The young man smiled. “Tis an amazing place, Sir Nicholas. I have never seen the like. I feel so peaceful here, I cannot explain it.” Nicholas chuckled again, smiling broadly. “Ah yes, I understand very well. This city has a profound effect on people. It is a place where hope and love are allowed to flourish. We deliver toys, yes, but we also deliver much more; a feeling that there is something better in life, that if we live our lives to the best we can be, everywhere can be the same as this city. We are the example to live by. It is an immense responsibility, but one I have gladly borne. Does that sound like something important to you?”
The young man nodded. “I think it is important that one live in the world with kindness and regard for others. It is the responsibility of those who have to share with others, and those who have not to be kindly and caring. Money is unimportant; it corrupts and it leads men to cruelty and barbarism. Those who seek money find only coldness and emptiness. Those who seek to give find warmth and contentment.”
The old man smiled broadly, nodding. “Yes, that’s it exactly. You understand what my city is all about. It is that understanding that we desperately need now.” He took a sip of hot chocolate, wiping the excess from his beard. “I have to ask something of you young man. I want you to hear what I have to say before accepting. It can bring you great joy but it is a mighty burden and there is great sacrifice that is required. Your life will change forever should you choose to accept, but it is your choice. You may say no if you wish to and should you do so, you will be returned to the Northlands safe and sound. Will you do me the kindness of listening to what I have to say?”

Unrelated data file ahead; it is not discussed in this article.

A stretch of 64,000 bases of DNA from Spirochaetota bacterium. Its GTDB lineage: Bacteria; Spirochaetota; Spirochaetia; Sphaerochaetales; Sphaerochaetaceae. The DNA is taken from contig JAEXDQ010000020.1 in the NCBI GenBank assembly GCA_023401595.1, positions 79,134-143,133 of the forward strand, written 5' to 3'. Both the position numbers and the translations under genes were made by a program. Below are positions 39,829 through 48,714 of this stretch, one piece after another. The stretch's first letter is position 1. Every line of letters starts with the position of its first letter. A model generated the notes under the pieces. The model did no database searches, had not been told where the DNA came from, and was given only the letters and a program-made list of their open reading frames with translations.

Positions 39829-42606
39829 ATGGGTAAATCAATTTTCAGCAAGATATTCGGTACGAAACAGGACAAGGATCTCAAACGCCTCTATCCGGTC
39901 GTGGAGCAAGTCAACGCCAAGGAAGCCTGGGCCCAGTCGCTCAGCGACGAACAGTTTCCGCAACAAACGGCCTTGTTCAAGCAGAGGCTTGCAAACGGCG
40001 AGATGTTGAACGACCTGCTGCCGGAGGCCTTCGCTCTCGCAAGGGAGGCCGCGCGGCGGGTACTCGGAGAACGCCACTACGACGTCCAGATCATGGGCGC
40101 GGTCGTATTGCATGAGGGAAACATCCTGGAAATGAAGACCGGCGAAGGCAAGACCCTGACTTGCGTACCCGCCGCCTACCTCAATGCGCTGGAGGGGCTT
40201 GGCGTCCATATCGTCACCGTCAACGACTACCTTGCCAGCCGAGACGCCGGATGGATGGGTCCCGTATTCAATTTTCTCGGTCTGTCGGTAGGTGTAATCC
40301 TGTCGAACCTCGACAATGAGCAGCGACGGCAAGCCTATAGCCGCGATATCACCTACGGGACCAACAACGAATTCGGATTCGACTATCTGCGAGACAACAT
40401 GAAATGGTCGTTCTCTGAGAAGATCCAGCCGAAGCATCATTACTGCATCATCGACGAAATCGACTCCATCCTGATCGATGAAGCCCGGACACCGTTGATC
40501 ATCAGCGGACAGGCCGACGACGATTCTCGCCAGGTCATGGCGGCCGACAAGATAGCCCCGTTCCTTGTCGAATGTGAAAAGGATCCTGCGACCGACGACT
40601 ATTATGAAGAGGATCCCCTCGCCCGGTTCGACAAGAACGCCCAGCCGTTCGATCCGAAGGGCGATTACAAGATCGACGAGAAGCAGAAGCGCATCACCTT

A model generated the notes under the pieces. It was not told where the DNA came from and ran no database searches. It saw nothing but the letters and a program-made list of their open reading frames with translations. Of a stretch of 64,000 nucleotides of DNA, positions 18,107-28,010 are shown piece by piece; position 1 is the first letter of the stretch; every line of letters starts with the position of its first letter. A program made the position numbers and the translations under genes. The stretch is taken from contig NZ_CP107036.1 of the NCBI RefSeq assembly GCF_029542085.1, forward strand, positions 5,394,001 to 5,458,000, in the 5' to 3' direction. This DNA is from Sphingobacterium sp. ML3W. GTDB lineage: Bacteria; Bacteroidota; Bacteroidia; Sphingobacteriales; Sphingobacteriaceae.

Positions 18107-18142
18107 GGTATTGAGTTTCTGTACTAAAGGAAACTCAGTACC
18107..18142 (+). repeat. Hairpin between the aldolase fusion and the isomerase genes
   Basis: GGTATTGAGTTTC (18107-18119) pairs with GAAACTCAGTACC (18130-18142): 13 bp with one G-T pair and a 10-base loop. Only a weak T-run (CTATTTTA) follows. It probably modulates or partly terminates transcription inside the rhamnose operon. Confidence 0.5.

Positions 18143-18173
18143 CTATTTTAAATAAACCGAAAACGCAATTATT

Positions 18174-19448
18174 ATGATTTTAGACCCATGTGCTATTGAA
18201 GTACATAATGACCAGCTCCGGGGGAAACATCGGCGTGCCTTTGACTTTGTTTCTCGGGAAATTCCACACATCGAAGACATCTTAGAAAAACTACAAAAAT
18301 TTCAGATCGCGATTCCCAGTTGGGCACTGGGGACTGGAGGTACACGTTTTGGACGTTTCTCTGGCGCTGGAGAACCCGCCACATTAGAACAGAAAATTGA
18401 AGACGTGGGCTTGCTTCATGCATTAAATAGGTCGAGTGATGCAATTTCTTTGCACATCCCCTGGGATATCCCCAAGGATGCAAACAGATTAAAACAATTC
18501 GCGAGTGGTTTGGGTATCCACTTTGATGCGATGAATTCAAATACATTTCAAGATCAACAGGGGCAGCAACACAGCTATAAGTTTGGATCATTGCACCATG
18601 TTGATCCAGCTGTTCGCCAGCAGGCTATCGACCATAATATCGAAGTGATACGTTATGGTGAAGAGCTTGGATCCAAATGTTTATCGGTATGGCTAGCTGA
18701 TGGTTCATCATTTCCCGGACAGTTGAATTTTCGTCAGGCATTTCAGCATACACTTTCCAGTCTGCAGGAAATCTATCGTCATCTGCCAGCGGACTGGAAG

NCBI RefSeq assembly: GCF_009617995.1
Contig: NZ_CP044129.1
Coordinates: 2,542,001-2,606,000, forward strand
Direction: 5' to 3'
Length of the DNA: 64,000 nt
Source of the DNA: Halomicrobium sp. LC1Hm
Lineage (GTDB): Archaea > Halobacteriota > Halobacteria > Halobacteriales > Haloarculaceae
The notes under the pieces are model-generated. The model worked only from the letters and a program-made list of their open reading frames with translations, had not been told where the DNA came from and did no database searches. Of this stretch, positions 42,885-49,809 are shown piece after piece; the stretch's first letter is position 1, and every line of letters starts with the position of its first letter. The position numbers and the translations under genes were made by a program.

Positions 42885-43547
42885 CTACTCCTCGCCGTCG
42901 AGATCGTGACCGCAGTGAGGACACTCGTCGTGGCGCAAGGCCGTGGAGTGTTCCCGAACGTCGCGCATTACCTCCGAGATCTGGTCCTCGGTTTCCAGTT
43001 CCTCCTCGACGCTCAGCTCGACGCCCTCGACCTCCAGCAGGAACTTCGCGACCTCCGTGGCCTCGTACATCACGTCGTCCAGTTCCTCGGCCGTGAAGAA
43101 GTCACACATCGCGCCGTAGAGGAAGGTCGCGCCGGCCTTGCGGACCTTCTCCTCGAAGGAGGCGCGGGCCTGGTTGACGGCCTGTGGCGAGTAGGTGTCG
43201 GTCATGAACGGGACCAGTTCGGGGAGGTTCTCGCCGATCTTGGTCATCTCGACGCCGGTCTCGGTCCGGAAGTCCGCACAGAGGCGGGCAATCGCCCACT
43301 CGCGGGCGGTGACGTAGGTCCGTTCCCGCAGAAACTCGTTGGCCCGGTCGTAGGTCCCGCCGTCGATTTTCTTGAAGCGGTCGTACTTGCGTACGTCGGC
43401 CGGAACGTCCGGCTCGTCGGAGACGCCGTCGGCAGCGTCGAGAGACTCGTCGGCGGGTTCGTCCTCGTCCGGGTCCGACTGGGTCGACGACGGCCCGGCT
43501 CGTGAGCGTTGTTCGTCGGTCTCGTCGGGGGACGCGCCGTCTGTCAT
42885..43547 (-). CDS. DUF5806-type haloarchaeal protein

The young man nodded. “It is the least I can do, sir. Please, speak.” The old man nodded. “What I am about to tell you is at times difficult to believe because, as I said, there are forces here that are not easily explainable. You have seen the Workshop and you have seen the elves. Do you know who I am, boy?” The young man nodded. “Of course. You are Father Christmas. You are Santa Claus.”
The old man sighed. “It is a good thing that you recognize me. It makes what I have to say much easier. Yes, I am Santa Claus. I am he who delivers the toys to all the children of the globe on Christmas Eve. I am also dying.”
The young man frowned. “How can that be? The legends say that you are immortal.” Santa chuckled again. “The position is immortal my son, but I am not. Tis true, I live much longer than most because of what I do but even I must die for that is the will of the Creator; only He lives forever, and that is as it should be. No, it is necessary for me to die and so I shall, soon. The world needs a Santa Claus however, and only someone who is giving and true can fill the position. Only one who has the courage to walk into the wilderness and brave certain death can find this city. Only one such as yourself. What I ask, dear boy, is that you take my place.”
The young man was thunderstruck. “I…don’t know what to say. It is quite an honor…” The old man held up his hand. “Don’t answer just yet. You must know what all that entails. You will lead this city and while the elves are very much able to handle the toy making without much supervision from me…or you, should you choose to accept my offer, there is much responsibility that you undertake. You are tasked with determining which children are naughty and which children are nice. It is a list that requires you to see into the very souls of the innocent and from time to time, see things that are awful and saddening. Most children, you see, have some goodness in them, even if circumstances cause them to act in ways that are naughty and mean. A very few, however, were born without conscience or care, and have no love in them save for themselves. Some of these may be rehabilitated but most will go on to be your enemies, the ones in the world whose actions you exist to contravene.”